Before returning up the Glasson branch we took on water and Heather and I went to the Smokehouse to get in some local specialities. Heather wanted postcards but couldn’t find any in the shop. While she was taking a photograph, I thought I could ask a man coming along the side of the dock if he knew where a suitable shop might be, but we had only said hello when he announced that he had never been here before and was having a wander. He was interested in the boat and asked where we had come from and if we had the boat transported in a carrier or traveled by boat all the way. He also asked about getting to the Scottish canals – then we really would need a transporter!
We set off out of the dock and along the canal. Bright sun, low wind and I could see distant hills.
If the locks were against us then I was not good as locking crew, but if set for us it would be fine as I could manage the winding for filling. I got off a bridge ahead to go and see the state of play at the first lock (lock 6). Excellent news! It was set for us so I could open the gate. Heather joined me at the lock and all went smoothly. Heather and I started walking to the next lock but soon turned and saw Shane was making very slow progress and may even have stopped. I offered to take a rope but it wasn’t possible. He was using all the strategies at his disposal and eventually his degree at Cambridge proved useful, as he used the barge pole to move forward using his punting skills. This unstuck the boat enough to get going again very slowly and at last he reached the lock. He made a similar snail’s pace (actually possibly slower) between the next two. I wanted on to get a snack and drink. Shane was finding the driving pace both frustrating and tedious, and so we swapped. Of course I had the same difficulties over the next 3 stretches, but couldn’t rely on punting as my last resort, not having the expertise or strength. When I came to a standstill, Heather was very encouraging and cows at the side watched with interest. I managed to get going but slowed repeatedly. Reversing helps but does leave you further back! Shane released some water from the next lock and that helped too. I drove round the junction and moored for lunch as soon as possible. We were all very in need of nourishment!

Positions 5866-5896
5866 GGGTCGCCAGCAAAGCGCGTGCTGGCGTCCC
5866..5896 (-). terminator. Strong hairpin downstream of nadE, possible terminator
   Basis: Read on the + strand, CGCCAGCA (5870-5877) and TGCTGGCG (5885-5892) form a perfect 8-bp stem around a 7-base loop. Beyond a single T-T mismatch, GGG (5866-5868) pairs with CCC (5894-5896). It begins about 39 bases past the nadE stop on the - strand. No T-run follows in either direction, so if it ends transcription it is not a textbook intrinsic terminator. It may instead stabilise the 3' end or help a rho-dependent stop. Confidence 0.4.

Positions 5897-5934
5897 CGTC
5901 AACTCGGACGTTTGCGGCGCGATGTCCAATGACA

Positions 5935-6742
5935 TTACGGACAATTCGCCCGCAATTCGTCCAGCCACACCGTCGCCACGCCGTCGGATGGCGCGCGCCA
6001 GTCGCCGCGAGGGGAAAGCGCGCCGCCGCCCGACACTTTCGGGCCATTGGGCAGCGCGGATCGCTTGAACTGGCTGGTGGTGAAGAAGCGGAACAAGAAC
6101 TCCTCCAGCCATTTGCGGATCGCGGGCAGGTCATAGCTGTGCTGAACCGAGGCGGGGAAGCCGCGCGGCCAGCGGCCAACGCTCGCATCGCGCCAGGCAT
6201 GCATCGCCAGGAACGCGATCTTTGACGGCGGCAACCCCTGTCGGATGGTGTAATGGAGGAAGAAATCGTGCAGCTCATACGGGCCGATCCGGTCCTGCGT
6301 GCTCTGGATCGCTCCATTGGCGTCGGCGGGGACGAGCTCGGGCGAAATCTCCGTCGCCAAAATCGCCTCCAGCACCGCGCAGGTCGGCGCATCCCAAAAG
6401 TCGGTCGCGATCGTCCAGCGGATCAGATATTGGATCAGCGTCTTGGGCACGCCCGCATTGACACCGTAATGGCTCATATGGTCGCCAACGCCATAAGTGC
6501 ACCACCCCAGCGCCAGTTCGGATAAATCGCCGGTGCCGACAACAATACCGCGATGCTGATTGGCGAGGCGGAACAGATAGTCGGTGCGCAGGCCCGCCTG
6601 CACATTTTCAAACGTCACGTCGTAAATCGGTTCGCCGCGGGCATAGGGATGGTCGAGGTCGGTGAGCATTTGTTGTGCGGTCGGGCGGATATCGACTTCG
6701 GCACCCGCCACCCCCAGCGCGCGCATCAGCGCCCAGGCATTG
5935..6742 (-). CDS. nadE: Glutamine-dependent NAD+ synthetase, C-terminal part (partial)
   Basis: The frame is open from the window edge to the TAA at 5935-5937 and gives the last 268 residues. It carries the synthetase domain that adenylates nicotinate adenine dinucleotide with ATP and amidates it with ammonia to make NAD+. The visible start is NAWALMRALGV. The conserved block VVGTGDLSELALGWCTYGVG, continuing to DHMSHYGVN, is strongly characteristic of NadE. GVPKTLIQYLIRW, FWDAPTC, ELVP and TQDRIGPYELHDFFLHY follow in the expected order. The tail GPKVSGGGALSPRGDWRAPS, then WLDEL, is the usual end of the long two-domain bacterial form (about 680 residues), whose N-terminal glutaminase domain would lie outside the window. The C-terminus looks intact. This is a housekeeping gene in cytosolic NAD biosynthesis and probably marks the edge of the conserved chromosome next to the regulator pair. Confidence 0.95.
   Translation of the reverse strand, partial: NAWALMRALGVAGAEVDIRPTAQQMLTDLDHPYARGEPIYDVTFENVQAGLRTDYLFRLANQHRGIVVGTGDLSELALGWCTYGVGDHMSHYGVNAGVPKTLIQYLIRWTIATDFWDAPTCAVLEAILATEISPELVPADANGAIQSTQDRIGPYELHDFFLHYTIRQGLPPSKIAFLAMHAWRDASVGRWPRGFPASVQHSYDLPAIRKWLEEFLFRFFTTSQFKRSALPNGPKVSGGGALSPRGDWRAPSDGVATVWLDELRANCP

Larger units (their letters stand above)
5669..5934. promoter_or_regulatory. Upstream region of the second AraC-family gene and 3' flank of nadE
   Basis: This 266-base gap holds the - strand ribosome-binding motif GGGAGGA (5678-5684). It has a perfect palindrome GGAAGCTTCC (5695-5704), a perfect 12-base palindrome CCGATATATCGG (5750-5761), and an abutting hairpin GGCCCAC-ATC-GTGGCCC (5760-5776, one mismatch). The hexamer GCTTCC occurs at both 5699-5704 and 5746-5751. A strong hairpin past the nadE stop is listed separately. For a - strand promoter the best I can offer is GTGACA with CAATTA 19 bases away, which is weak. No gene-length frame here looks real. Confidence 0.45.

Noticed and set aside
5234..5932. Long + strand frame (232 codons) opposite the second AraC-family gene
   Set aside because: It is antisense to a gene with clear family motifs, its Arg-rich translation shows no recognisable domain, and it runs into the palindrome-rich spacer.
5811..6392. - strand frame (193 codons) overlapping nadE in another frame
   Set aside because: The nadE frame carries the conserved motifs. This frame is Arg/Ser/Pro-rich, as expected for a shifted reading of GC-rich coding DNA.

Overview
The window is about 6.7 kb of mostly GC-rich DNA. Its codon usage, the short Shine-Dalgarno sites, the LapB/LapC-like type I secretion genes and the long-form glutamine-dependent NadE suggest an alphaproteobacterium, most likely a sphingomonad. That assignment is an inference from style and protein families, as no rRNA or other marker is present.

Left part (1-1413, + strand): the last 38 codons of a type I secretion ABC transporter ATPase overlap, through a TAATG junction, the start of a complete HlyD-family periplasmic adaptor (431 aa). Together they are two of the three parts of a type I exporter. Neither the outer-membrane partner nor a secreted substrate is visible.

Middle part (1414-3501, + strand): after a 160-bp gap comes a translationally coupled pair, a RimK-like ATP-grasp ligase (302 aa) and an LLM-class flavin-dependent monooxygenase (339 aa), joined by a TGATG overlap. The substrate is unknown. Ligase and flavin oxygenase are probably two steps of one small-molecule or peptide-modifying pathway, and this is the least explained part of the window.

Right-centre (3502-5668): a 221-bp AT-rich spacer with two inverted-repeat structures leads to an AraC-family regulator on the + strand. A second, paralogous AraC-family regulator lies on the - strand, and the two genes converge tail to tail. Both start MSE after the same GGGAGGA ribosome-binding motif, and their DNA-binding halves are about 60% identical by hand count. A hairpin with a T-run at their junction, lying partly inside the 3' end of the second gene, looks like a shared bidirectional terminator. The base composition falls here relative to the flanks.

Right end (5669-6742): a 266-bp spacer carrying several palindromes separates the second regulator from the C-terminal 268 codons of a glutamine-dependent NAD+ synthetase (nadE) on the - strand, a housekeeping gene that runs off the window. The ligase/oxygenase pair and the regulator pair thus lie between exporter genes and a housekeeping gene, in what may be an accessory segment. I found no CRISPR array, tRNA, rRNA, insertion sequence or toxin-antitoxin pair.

What a relief to go at normal pace again in the afternoon. There were occasional grounding noise but no stopping, though we still had to watch for the shallows.
We stopped for shopping and pump out at Lancaster, and bumped into couple from the Ribble crossing who had a cruiser and are using the shower facilities beside the pump out point. They needed to go down the Glasson arm to get out to sea and on to Maryport so we shared our experience with them. They can vary their draught depth but were still deeper than us. We wished them luck!
Refreshed and replenished, we continued out of Lancaster leaving tourism for another day. I snapped these Muscovy ducks and only when I viewed the photo later did I think they look like they each drive a white van.
The main architectural event was not far away. Shane said there was an aqueduct over the river Lune ahead. I went to the front to get a picture, but was not that impressed.
I hoped for a lovely view but turned out to be a motorway. Heather and I hopped off at it though and walked on as the promised aqueduct was now close and we can get there faster than the boat. We were rewarded by a flying heron below is and view to the castle in the distance. We had time to get a variety of pictures before running to catch up with the boat at the next bridge.
We had a late Pimm’s and I set about cooking and soon Heather and Shane had moored in a pretty rural spot though a gangplank is required. We all stood on the roof to watch the sun go down.
Heather is doing a guest blog and Shane has written to the Canal and River Trust to ask them to please dredge the Glasson Arm or at least put out warnings that it is not as deep as it claims to be!